We had a pretty low key Easter weekend – to be honest, most of Spring Break week was pretty low key, mostly to try to recover from the previous two weeks and their bit of ensuing madness. It was the first holiday in a while where we didn’t have to go anywhere or entertain anyone, and it was nice not to have that level of pressure on top of anything else.
One of the things I *did* start this past weekend was the beginnings of a clutter dump.
Clutter is hard for me. I’m a packrat by nature, and so is the DH – so our house is full of things that we shove into a corner or a shelf “just in case.”
Which is fine, except that “just in case” almost never actually comes. Which lends itself to more piles, more boxes full of crap to be put into storage, more cabinets full of useless knickknacks or gifts that we feel too guilty about getting rid of.
I’ve seen it posited that creative sorts tend to be cluttery by design – that our brains thrive on chaos. That may be true to a point and maybe it works if other family members are able and willing to pick up – but it’s a bit more difficult if everyone in the household is ambivalent about it.
And usually, I do enough to get by – but the last few weeks everything pretty much fell apart and even I have my limits. So I decided to try something a little different this time. Instead of attempting do each room on its own, or buying more storage space (more shelves, more bins, more shit!) I picked up a copy of the life-changing magic of tidying up by Marie Kondo.
Now, it’s an interesting read on its own right, and there’s definitely a Japaense flare in her descriptions, but it’s pretty charming from an auto-biographical point of view.
That being said, I’m not sure I could take things to quite the same extreme that she indicates one should do, but I figured the concepts were worth taking a look at.
The main premise of her method is to determine if something brings you joy. If it doesn’t (and it’s not necessary, like a bill or important paper or whatever) – it’s gone. Trash it, donate it, whatever.
Ideally, you’re supposed to break things down into five types – clothes, books, papers, miscellaneous and sentimental items. And instead of going room to room, you do ALL of that one type in one go. So ALL the clothes come out and you look at each item and remove it or keep it based on the joy aspect. (Brutal honesty required. Haven’t worn it in 3 years? Probably never going to.)
I actually started with books. I don’t have a huge amount of clothes and while I am going to go through them, my restlessness this past weekend was mainly focused on the mess that was my office, so books became my target. (I was fretting about one of the stories I’m working on. When I fret, I tend to channel that into cleaning, but at that point I was just drowning in the mess and I couldn’t even determine where I should start.)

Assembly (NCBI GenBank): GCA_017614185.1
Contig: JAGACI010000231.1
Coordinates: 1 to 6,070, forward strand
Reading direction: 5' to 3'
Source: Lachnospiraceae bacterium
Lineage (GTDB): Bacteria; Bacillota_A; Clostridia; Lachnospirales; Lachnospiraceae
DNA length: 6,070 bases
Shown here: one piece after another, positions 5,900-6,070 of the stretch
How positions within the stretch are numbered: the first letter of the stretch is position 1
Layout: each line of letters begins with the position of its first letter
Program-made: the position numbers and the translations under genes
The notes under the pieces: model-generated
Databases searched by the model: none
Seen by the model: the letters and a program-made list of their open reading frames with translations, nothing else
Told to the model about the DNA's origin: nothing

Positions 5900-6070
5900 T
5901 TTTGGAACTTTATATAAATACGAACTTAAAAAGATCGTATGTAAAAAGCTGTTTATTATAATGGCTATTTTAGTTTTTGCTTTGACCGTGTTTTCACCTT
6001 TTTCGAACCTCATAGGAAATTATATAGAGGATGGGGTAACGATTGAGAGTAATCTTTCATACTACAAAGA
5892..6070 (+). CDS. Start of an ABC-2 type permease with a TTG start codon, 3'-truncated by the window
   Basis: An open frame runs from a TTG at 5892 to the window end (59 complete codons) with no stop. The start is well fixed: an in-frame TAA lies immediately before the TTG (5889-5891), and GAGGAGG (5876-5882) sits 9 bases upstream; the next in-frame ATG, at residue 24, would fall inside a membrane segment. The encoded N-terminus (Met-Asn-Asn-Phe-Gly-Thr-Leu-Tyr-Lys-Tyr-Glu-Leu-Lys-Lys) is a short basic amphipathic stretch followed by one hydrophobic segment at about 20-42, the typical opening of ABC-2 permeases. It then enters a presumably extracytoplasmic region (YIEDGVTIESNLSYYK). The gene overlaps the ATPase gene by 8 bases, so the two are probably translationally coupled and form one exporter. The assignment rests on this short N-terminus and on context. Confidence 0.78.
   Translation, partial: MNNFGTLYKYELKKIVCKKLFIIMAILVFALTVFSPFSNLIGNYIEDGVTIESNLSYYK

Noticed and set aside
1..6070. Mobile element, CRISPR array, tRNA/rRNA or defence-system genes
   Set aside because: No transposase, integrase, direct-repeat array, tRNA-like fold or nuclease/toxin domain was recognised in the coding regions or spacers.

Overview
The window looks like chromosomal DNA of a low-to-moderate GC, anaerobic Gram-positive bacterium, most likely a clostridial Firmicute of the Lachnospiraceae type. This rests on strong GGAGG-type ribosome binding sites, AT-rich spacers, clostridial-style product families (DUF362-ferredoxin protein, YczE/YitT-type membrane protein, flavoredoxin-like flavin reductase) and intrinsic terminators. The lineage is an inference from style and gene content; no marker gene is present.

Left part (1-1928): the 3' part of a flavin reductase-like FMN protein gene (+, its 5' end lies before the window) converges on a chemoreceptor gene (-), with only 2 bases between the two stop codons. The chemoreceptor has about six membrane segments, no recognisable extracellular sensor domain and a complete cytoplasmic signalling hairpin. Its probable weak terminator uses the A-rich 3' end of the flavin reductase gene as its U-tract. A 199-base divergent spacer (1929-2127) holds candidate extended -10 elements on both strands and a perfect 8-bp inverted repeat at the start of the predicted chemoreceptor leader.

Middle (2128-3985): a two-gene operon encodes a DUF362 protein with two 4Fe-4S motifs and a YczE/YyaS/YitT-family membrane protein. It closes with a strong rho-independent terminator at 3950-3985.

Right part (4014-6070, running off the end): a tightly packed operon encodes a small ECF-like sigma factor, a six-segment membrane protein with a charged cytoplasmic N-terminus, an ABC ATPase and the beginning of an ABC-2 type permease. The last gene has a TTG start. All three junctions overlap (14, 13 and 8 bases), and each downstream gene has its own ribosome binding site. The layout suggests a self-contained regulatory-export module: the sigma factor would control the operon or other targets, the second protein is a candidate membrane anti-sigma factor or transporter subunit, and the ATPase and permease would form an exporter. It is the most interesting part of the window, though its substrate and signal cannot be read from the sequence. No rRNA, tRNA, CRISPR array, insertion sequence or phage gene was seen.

Books are very hard for me to get rid of, by the way. The above picture is the “after” image – that entire set of shelves was completely packed and it’s obviously still a mess, but part of this method means you don’t actually put things back until you’ve gone through EVERY book in the house. And I still have 2 standing shelves that are double and triple stacked, and at least one additional large shelf…and that’s just MY books. Doesn’t count the kids’ books, or the piles of others laying around either.
But books, man. I’ve been a reader for forever and it is SO hard to go through them and decide if a book brings me joy. They *all* bring me joy, so how do you figure that out?
In some cases, it’s easy enough – I’ve got duplicates, or they’re on my Kindle. Some are research books – on particular writing topics, or reference guides that I’d like to have close at hand. If they’re books I’ve read multiple times and I’ll definitely read again? No worries.
But what about the books, I read and liked, but will probably never read again? (Books I didn’t like are easy too, obviously.) And then I’ve got a ton of books that I haven’t read, or started and never finished and will probably never get to. Those are probably the hardest, because they’re potential favorites.
But objectively, some of those books have been on my shelves for ten years or more. When I had more time to read, it probably wouldn’t have been an issue, but now? I don’t know. Plus ebooks are more my style these days. There’s no real limit to what I can have on me at any given time and I don’t have to haul them around.
So, into the donate pile they went.
I’m having a few second thoughts here and there, but I’m still going to go through and pull out the rest of my books and see what I’m left with.
This particular method isn’t fast, by the way – it usually takes a good six months to get through everything (and it looks like a bomb went off in the office now, but growth is painful and messy and ugly, so…) I’m really hoping that it will be worth it in the end – and maybe the organization side will start bleeding into other parts of my life too.